Next we need to create the user interface needed to scroll the timeline. We’ll use a sheet to create a left button and another sheet for a right button. Then we’re going to leverage parameter actions to cause the Timeline Start and Timeline End parameters to increase or decrease when one of the buttons is clicked. Let’s start with the right button. This is just a simple sheet using a shape mark type:


Note: I used a fake 0 axis here as well. Strictly speaking, this isn’t necessary, but there are times when certain functionality requires an axis, so I tend to use an axis by default.

Now we’ll create two calculated fields which will contain the values we wish to push into the Timeline Start and End parameters when the button is clicked. These calculated fields will also need to account for the possibility that we might be reaching the end of the timeline, so we’ll first create a calculation to get the last year in our data set. Then we’ll use that to make sure we don’t scroll past the last date.

Year Last
// First year in the data set.
{FIXED : MAX([Year])}

Increase Year Start
// Adjusted start year if we move right.
IF [Timeline End]+[Timeline Step] > [Year Last] THEN
    [Year Last]-[Timeline Years]-1
ELSE
    [Timeline Start]+[Timeline Step]
END

Increase Year End
// Adjusted end year if we move right.
IF [Timeline End]+[Timeline Step] > [Year Last] THEN
    [Year Last]
ELSE
    [Timeline End]+[Timeline Step]
END

So that these fields are available for use in our parameter actions, we’ll drop them on the detail card.


For the left arrow, we’ll do the same basic thing, except our calculated fields will decrease the value of each parameter, ensuring that we don’t go past the first year in the data set.

Now we’ll add all of our sheets to a dashboard.


Each button will now have to fire two parameter actions—one for both the start and end dates.



And we’ll do the same thing for the left arrow as well.

With those in place, we can click on the arrows and the timeline will move back and forth.

Selecting Events
Now that we have a functional scrolling toolbar, we need to create interactivity such that, when you click on an event, it updates the rest of the viz. In my case, I simply want to show some text describing each President. So, I’ll start by creating a sheet with the text I wish to display:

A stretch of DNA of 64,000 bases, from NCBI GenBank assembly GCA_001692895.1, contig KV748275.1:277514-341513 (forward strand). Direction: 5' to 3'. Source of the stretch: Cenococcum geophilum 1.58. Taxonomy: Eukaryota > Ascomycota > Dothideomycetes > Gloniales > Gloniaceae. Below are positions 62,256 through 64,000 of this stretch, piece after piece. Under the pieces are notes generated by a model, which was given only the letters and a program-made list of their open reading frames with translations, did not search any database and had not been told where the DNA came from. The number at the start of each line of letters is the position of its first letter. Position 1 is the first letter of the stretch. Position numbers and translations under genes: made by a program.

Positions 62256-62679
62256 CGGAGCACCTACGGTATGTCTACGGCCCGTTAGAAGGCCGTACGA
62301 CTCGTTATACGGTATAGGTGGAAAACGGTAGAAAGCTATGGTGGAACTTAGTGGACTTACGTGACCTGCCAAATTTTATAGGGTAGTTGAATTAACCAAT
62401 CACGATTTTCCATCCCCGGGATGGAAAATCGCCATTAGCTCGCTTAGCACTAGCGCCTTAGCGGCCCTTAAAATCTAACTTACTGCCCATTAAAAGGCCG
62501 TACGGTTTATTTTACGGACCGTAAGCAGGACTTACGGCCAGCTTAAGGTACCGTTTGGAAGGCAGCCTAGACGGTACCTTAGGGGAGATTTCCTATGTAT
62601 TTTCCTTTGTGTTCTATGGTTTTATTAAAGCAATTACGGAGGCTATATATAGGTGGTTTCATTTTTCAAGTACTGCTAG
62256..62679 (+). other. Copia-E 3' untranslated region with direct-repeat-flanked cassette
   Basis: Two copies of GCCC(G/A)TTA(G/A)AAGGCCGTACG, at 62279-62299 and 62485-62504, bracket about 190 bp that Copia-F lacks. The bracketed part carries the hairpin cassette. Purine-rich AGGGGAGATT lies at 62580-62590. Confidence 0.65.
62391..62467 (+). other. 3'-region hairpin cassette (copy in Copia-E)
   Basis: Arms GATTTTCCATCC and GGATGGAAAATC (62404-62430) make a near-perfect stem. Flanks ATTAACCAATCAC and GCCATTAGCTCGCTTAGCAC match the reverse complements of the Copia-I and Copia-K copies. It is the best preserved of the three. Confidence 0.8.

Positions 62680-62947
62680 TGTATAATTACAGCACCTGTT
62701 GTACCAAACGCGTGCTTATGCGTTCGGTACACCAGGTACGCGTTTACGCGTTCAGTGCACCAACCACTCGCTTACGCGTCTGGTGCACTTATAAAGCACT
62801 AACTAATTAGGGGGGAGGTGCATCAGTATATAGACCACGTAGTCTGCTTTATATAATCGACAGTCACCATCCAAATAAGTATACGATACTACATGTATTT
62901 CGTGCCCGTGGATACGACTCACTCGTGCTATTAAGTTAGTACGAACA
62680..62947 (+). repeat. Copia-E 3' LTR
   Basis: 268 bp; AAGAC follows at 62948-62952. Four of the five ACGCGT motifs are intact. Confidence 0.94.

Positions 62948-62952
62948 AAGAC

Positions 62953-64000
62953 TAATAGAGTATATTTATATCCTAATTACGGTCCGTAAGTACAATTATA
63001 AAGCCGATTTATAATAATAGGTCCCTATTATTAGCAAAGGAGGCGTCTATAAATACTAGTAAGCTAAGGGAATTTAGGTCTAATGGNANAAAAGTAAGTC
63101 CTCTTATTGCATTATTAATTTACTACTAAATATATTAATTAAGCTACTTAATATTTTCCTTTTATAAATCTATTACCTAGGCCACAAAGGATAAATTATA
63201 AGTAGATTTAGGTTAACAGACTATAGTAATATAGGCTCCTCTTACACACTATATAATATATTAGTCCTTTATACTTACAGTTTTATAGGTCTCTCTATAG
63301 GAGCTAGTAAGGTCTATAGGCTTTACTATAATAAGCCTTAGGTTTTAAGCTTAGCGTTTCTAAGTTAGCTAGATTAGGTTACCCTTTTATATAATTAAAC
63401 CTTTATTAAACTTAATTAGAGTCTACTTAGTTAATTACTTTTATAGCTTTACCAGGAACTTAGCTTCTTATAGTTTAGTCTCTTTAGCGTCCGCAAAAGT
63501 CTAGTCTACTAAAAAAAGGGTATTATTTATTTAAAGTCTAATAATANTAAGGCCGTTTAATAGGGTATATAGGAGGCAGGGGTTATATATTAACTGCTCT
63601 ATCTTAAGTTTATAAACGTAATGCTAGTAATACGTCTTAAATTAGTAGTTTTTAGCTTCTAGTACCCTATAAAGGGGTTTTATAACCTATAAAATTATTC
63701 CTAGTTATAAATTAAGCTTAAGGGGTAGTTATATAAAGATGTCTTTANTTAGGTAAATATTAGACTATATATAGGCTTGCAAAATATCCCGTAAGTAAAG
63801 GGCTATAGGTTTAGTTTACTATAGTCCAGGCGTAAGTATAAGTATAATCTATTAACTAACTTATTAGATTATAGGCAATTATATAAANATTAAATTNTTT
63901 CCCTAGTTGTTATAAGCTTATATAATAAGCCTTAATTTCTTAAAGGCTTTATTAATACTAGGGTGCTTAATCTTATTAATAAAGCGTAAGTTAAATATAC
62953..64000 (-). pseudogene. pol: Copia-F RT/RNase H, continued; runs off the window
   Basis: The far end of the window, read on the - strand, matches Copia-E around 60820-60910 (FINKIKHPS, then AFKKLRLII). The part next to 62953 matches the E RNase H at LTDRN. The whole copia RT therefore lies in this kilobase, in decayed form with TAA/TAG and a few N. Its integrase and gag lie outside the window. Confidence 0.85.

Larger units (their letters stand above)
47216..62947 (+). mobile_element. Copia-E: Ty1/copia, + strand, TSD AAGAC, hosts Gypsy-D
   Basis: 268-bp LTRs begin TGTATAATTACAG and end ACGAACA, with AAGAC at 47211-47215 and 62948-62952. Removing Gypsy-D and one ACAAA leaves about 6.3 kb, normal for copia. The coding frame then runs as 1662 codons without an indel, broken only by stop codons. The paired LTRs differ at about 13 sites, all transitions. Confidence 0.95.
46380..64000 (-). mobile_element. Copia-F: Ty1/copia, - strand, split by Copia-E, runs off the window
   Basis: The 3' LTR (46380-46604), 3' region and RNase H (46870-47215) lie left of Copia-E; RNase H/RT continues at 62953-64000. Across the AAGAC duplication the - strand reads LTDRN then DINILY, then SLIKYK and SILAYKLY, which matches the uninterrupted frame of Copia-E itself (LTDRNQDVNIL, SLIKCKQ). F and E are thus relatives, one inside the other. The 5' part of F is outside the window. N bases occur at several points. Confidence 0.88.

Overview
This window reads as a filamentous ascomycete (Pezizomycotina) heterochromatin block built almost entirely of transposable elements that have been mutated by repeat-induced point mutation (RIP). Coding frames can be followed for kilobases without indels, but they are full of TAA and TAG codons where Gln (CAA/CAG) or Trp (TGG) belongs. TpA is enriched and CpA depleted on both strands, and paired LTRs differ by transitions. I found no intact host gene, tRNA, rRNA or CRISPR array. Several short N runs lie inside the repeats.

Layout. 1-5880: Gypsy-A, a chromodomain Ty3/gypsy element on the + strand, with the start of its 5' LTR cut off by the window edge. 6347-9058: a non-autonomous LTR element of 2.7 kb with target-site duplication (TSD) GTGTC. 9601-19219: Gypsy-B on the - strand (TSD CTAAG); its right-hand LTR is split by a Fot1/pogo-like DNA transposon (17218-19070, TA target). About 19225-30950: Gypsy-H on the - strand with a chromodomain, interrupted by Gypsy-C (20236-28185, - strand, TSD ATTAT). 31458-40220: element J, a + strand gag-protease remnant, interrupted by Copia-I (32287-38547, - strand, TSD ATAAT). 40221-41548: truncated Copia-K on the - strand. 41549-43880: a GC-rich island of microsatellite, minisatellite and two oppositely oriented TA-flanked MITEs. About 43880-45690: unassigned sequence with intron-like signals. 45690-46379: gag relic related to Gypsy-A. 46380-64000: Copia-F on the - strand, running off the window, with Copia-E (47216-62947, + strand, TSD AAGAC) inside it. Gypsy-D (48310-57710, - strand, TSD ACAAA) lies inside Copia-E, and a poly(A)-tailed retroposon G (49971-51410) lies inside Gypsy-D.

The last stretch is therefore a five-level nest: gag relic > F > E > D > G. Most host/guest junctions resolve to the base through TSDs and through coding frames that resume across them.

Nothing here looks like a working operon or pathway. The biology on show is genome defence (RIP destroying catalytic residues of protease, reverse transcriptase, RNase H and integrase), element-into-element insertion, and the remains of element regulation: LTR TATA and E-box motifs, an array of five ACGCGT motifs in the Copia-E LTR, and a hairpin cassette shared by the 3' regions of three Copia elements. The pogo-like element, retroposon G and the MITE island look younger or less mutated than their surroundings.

I’ll add it to the dashboard then create a filter action that filters this sheet when the user clicks on an event on the timeline.


This works pretty well, but there are a couple of problems. First, when you click on part of the line that does not have an event, you get this:


The value of the Event field is NULL and it breaks the filter action essentially clearing it and showing all values.

The second problem is that I don’t want the line (or even the circles) to be selected/highlighted when I click them. I want to use some other methods to show which event is selected (we’ll get to that in the next section). So I need to find a way to prevent the selecting of the line.

Let’s start by addressing the issue with NULL events. To address this, we’ll use a parameter action instead of a filter action. First we’ll delete the filter action we created above. Next we’ll create a parameter called Selected Event. Then we’ll create a parameter action that, when the timeline is clicked, sends the value of Event into Selected Event.


The great thing about this is that, when you click on the line where there is no event, Tableau will not write a NULL value to the parameter—it just keeps the same value as it had previously.

Finally, we’ll create a calculated field that uses the parameter to filter our text sheet.

Increase Year Start
// Show the event if it's selected in the parameter.
IF [Event]=[Selected Event] THEN
    "Keep"
ELSE
    "Exclude"
END

Add this as a filter on the text sheet, keeping only “Keep” values.

It now works perfectly when we click an event, while not doing anything strange if we click a point on the line where there is no event.